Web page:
Oil industry’s wastewater wells blamed for triggering Oklahoma quakes
For the past several years, Oklahoma has seen an upsurge in tiny earthquakes that have rattled the nerves of residents in this normally quiet part of the country.
Some scientists have suggested the oil and gas industry’s use of injection wells to bury huge amounts of wastewater deep underground may be to blame. The wastewater results from enhanced hydrocarbon extraction operations, mostly in the search for oil; Burying the wastewater deep underground, the thinking goes, may increase the pressure on the rocks enough to cause seismic events. Now, a new study in Science released Thursday finds this may be the case.
Using seismic data and pumping rate data at the well heads, a research team at Cornell University led by Prof. Katie Keranen has concluded that four of the highest-volume disposal wells in Oklahoma are likely behind 20 percent of hundreds of quakes since 2008 east of the Rocky Mountains. Keranen and her team also found the wells could trigger quakes as far away as 30 kilometers, a much greater distance than 5 kilometer which was previously believed.
“Induced seismicity is one of the primary challenges for expanded shale gas and unconventional hydrocarbon development,” Keranen says. “Our results provide insight into the process by which earthquakes are induced and suggest that adherence to best practices may substantially reduce the risk of inducing seismicity. The best practices include avoiding wastewater disposal near major faults and the use of appropriate monitoring and mitigation strategies.”
The company that owns the wells, Tulsa-based New Dominion, says in a statement it operates its wells saltwater disposal wells in southeast Oklahoma City safely, within permitted parameters and is fully cooperating with the Oklahoma Corporation Commission (OCC), the Oklahoma Geological Survey and other state regulators.
“While New Dominion has not had adequate time to thoroughly review the paper, an initial review reflects it is premised on certain false assumptions,” the company said in a statement in response to the study, calling the results “at best…irresponsible” and noting that the author “did not consult with NDL’s geologist and engineers to determine whether her premises are in any way correct.”
But the study provides the strongest evidence yet that the upsurge quakes in the past decade across Central and mid-America is at least partially to be blamed on humans. More than 300 earthquakes have occurred from 2010 to 2012 compared to an average rate of 21 every year from 1967 to 2000, according to the U.S. Geological Survey. Most have ranged from 2.0 to 3.6 on the Richter scale but there have been exceptions, including a 5.6 event in central Oklahoma in November 2011 that destroyed 14 homes and injured two people.
William Ellsworth, a geophysicist with the USGS, said only a tiny fraction of the upwards of tens of thousand waste water disposal wells across the country are likely behind the quakes, including those disposing of large volumes of water, deep underground and over a long period of time. The challenge, he said, is to understand better why they are so problematic.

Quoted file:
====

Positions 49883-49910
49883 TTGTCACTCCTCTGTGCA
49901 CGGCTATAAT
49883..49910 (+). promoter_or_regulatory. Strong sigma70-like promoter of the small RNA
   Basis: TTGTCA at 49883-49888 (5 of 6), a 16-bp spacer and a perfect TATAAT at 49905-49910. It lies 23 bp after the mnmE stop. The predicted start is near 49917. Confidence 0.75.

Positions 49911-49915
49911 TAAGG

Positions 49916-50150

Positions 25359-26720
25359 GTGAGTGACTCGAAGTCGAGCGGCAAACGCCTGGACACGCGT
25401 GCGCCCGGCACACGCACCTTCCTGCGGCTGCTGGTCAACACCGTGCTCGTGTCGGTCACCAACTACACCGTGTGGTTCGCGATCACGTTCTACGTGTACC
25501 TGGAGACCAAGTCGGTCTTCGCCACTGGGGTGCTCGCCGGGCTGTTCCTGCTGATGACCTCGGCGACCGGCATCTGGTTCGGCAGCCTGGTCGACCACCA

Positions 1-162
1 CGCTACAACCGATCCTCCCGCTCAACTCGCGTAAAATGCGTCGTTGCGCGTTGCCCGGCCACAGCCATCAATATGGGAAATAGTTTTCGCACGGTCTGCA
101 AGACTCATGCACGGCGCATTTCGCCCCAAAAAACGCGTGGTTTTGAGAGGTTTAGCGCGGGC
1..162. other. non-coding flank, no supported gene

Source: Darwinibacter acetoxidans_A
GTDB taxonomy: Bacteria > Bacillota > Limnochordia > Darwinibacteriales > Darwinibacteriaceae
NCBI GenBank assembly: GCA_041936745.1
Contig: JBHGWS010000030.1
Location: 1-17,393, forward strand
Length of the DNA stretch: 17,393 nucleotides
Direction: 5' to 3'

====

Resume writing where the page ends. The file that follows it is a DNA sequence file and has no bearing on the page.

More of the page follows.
“We would like to know more about the hydrological conditions under which injections will be performed,” said Ellsworth, whose study last year in Science examined injection earthquakes. “What we are really missing most of the time is information about the natural state of the formations before injection begins. It is very difficult to figure that out after the fact. You would like to know more about the physical state of the earth system – what are pressures, the stresses under ground? Are there faults nearby? _ before injection begins.”
A place like Oklahoma would rarely have earthquakes because it is far from active plate boundaries like those seen in California. But another of the paper’s authors, Geoffrey Abers of Cornell, said pumping wastewater as much 3 kilometers underground increases the pressure on the rocks and can weaken the faults.
“Faults that were not ready to fail in an earthquake quickly become weak enough to fail,” he said. “It is like when your car hits a big puddle and starts hydroplaning. The sudden high pressure of water between the road and the car reduces the friction.”
Though most of the earthquakes have done little damage beyond causing cracks in home foundations, Abers and his colleagues fear things could get worse. They write that these wells lie very close to what is called the Nemaha fault, which runs through Oklahoma City and is large enough to trigger a major, magnitude-7 quake.
“There are structures here that speculatively could cause larger earthquakes,” Abers said. “We would encourage evaluation of the risk of these faults.”
Abers said the policy recommendations should be left up to Oklahoma authorities, who have started to act. Oklahoma Gov. Mary Fallin last month approved new testing and monitoring rules for injection wells requiring well operators to collect data on volume and pressure daily, instead of monthly.
The OCC, which regulates the state’s oil and gas industry, said it has been in intensifying talks the past month with all companies including New Dominion which operate the deepest, Arbuckle formation wells. “We are going through all their Arbuckle formation well operations with a fine-tooth comb because those are thought to be the highest risk for seismic activity,” OCC spokesman Matt Skinner said. “Those wells are getting the closest look.”